Attributed to Andrea Schiavone by Faulkner (see under Literature, 1845), and considered by Gustav Glück to be possibly by Sir Anthony van Dyck after Titian (1929), the painting was first identified as a work by Ricci by Otto Benesch (1939), a view subsequently endorsed by Ellis Waterhouse (1948), who believed it to be by Ricci after a Titian design (information recorded in the manuscript inventory of the Devonshire collection at Chatsworth).
This intimate scene depicting The Holy Family with the Infant Saint John the Baptist in a Landscape was tentatively identified by Daniels as The Rest on the Flight into Egypt but, given that the Christ Child is older and the Baptist is also present, it might represent what is often called 'The Return from Egypt'. The painting is quintessentially Venetian in character and Ricci has had particular recourse to Titian's pastoral religious scenes. Not only is the composition, setting and iconography very Titian-like but so is the rounded facial type of the Madonna: compare, for example, that in Titian's Madonna and Child with Saint Catherine and the Infant Baptist of circa 1530 in the National Gallery, London.1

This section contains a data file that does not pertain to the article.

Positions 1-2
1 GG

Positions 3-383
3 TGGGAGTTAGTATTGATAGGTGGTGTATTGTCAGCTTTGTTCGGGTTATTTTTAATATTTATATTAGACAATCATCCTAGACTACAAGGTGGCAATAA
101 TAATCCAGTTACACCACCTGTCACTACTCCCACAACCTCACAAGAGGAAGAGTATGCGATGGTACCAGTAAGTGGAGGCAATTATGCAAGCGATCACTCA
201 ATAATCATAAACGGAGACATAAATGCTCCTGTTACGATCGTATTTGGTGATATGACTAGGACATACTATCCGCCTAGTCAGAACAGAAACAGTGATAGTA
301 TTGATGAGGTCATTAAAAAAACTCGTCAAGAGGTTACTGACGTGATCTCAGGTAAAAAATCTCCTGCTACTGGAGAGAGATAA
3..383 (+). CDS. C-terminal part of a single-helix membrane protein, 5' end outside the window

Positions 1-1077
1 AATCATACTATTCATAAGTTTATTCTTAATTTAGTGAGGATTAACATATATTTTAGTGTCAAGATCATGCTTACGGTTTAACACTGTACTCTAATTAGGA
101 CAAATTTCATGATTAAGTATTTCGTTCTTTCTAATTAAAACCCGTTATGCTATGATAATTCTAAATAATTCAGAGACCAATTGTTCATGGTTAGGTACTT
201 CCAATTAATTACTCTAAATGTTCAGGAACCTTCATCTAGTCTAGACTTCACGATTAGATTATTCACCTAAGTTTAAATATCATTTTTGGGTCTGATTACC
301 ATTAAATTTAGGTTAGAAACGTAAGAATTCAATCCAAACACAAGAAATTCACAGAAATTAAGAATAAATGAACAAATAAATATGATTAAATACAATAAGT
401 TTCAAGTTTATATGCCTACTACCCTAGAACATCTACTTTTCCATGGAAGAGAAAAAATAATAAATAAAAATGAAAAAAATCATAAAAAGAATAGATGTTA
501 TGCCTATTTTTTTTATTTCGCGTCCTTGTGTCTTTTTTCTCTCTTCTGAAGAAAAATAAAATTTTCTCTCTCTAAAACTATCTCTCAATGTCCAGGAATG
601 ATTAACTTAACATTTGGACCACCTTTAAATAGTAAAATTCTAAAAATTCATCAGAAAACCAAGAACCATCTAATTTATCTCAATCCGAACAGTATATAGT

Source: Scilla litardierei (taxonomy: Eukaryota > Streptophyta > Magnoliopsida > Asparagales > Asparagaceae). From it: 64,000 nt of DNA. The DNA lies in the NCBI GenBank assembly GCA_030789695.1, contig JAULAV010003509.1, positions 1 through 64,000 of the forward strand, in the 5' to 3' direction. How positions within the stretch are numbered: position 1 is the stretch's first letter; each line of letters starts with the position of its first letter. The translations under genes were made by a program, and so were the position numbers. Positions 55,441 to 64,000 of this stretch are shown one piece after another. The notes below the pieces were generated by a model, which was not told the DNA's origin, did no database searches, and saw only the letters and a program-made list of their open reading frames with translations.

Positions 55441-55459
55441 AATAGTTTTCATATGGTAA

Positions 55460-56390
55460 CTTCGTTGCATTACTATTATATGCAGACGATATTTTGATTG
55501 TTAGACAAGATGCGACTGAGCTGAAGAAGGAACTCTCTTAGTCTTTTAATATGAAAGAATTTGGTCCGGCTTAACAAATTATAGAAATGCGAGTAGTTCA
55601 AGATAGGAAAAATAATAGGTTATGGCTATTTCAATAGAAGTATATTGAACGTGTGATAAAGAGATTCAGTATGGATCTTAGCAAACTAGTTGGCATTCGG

The painting's indebtedness to Titian may have been at the behest of the patron who commissioned the work and this, together with the fact that it is in a fine English 18th-century carved and gilt wood frame, lends support to the hypothesis that the picture was executed for an English patron. Whether it was Lord Burlington who commissioned the painting – the second Christie's sale catalogue claims as much – must remain an open question. In any event it is recorded as hanging in the East Saloon at Chiswick House by 1845, and in the West Ante Room in 1863. It was probably removed from there in 1892 and is recorded at Chatsworth in 1933. By 1939 The Holy Family was hanging on the walls of the Red Velvet Room, which must have suited the warm tones of the painting particularly well.
A reduced replica, on paper, attributed to Joseph Goupy by Daniels, is in a private collection, Milan.
1. See H. Wethey, The Paintings of Titian, vol. I, The Religious Paintings, London 1969, fig. 35.
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